When Shakespeare scribbled that line about the winter of our discontent being made glorious summer, do you think he was picturing frozen margaritas? Because that’s what I think of when I think of glorious summer. I think of unwinding with friends on a Friday night, yukking it up over a few snacks and a pitcher of frozen ‘ritas.
Hosting a Margarita Night is an easy way for the busy host, hostess or two-headed hosting unit to gather friends on a summer night. It goes like this: call, text or e-mail your posse at some point during the week, with the idea of having margaritas on your deck/terrace/porch/patio/veranda/balcony, and then of proceeding for dinner to one of our area’s many excellent Mexican restaurants. Have that be the plan, anyway. But remain flexible because what might happen is you all sink back in your chairs with your frosty adult beverages, the conversation gets good, and someone allows as how it sure would be easy just to order a couple of pizzas. Others might quickly agree and soon you’re on the horn with Minsky’s. Or you might actually stay on plan and go to the restaurant. Either way, you’ve had a casual, relaxed evening with your friends … and that’s what summer is all about, isn’t it?
I useta could make a blender full of my frozen margaritas in three minutes flat. But alas, Minute Maid inexplicably stopped making their 6 ounce size of limeade, Now it takes four minutes because you have to measure the tequila and tequila mix, instead of being able to use the limeade can for a measuring cup. You can email me for the recipe. While these margaritas are not particularly auténtico, they are tangy, refreshing and concocted from ingredients you can keep on hand at all times for spontaneous gatherings. Or you can be super-lazy (no one will judge you) and buy Costco’s ready-to-drink Golden Margarita Mix. Pour 18 ounces into your blender, fill the remainder of the jar with ice and zizz until slushy. Most people will go for the margaritas, but have some soft drinks, beer and wine on hand—and maybe the makings for gin and tonics—because not everyone fancies a margarita.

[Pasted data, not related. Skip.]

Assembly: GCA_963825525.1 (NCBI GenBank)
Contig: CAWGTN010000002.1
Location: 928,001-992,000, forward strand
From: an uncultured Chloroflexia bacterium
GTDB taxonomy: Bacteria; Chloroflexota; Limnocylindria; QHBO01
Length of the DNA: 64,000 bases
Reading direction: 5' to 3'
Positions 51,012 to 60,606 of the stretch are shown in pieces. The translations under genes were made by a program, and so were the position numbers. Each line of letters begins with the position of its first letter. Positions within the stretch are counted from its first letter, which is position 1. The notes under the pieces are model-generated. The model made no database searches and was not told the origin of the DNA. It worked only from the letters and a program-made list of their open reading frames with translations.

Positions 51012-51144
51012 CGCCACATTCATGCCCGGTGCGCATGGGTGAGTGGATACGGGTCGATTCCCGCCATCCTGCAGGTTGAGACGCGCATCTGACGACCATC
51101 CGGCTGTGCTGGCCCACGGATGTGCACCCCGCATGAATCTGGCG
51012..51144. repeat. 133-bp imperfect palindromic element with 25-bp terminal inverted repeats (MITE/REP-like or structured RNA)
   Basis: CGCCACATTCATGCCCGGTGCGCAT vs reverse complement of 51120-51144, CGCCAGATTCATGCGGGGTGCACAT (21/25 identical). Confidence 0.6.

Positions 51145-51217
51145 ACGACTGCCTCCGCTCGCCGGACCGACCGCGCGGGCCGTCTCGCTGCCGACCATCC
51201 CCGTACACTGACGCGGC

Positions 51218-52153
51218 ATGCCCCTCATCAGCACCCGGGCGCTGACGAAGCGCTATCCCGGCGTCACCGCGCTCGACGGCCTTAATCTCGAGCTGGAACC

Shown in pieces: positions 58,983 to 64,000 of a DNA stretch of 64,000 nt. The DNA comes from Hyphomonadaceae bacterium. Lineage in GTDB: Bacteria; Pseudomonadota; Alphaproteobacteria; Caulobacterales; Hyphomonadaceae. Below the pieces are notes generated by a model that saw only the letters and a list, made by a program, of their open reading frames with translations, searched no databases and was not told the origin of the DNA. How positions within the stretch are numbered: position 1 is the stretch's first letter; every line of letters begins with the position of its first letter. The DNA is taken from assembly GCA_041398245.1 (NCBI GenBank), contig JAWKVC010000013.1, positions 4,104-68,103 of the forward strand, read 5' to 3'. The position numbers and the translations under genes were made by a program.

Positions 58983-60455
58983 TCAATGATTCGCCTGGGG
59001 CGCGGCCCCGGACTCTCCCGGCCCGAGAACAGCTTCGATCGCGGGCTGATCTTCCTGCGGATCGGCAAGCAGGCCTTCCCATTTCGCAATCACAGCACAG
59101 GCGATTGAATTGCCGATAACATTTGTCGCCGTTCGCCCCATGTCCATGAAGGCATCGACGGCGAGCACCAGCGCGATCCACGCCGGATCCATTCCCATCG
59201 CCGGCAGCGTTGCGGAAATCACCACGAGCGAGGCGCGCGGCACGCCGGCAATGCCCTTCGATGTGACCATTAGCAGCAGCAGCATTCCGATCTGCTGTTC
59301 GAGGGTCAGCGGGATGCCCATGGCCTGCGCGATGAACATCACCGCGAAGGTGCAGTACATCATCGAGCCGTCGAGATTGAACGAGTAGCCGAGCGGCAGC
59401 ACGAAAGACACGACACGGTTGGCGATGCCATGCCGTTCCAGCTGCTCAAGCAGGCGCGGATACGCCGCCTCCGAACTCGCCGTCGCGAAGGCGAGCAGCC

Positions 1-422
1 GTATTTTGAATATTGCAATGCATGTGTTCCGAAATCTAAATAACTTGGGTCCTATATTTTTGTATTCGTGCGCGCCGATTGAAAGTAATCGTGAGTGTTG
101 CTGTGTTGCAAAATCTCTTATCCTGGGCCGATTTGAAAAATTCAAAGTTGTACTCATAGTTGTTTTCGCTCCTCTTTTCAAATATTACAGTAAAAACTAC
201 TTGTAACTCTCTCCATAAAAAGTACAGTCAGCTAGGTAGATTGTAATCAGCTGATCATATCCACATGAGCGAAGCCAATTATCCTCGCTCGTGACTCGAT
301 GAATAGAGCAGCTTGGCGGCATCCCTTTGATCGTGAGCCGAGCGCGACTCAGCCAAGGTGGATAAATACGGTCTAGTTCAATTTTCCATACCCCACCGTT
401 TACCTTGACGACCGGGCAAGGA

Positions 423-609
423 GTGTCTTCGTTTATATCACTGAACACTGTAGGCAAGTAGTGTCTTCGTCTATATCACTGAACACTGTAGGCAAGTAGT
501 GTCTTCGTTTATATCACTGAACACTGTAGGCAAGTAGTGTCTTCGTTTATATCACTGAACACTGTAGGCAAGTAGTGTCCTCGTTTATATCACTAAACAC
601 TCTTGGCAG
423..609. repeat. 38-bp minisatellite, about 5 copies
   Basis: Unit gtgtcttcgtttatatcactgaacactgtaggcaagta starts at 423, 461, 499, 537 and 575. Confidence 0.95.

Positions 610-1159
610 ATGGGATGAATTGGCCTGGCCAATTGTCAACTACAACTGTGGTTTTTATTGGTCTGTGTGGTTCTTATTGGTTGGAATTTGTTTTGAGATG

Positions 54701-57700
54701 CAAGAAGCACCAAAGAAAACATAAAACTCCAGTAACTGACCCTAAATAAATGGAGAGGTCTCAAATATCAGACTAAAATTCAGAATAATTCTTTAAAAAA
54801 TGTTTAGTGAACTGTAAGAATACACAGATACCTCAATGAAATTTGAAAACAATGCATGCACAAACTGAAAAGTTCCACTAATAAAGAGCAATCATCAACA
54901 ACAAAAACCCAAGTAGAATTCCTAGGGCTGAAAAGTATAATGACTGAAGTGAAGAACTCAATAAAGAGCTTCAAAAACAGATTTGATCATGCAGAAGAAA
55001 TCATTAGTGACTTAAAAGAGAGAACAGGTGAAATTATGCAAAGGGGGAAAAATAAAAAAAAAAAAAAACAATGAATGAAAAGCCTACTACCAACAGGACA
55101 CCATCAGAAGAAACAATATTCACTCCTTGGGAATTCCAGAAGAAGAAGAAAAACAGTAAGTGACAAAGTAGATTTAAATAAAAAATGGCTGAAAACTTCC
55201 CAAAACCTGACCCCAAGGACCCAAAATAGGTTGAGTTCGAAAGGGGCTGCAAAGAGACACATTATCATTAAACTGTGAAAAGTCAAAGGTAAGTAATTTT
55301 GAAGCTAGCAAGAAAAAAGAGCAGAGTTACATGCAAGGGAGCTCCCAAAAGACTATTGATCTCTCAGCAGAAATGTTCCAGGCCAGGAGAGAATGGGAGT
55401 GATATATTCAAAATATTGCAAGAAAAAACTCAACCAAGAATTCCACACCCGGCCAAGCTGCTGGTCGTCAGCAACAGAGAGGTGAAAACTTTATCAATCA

Here are some other ideas and bits of advice for stress-free summer entertaining.
You don’t need lavish landscaping or big-ticket lawn furniture to sit outside with friends and have a great conversation, surrounded by candlelight, crickets and soft music. But you do need to make a few modest purchases.
Invest in some sturdy hurricane lanterns, the more the better, in varying sizes, and some fat candles to glow inside them. I love the look of little glimmering lanterns suspended from a pergola, patio umbrella, canopy, or overhanging tree. I also like to see flickering tiki torches—although they do nothing whatever to repel insects—and tiny, sparkling fairy lights.
Music is equally as vital to the success of an outdoor party as to an indoor one, but this ingredient often is overlooked. With the availability of Bluetooth speakers, there’s really no excuse not to have tunes outside, even if you are not wired for sound. During Friday night and Saturday night gatherings in summertime, I switch to KCUR FM’s “Fish Fry” show—Chuck Haddix plays perfect party music.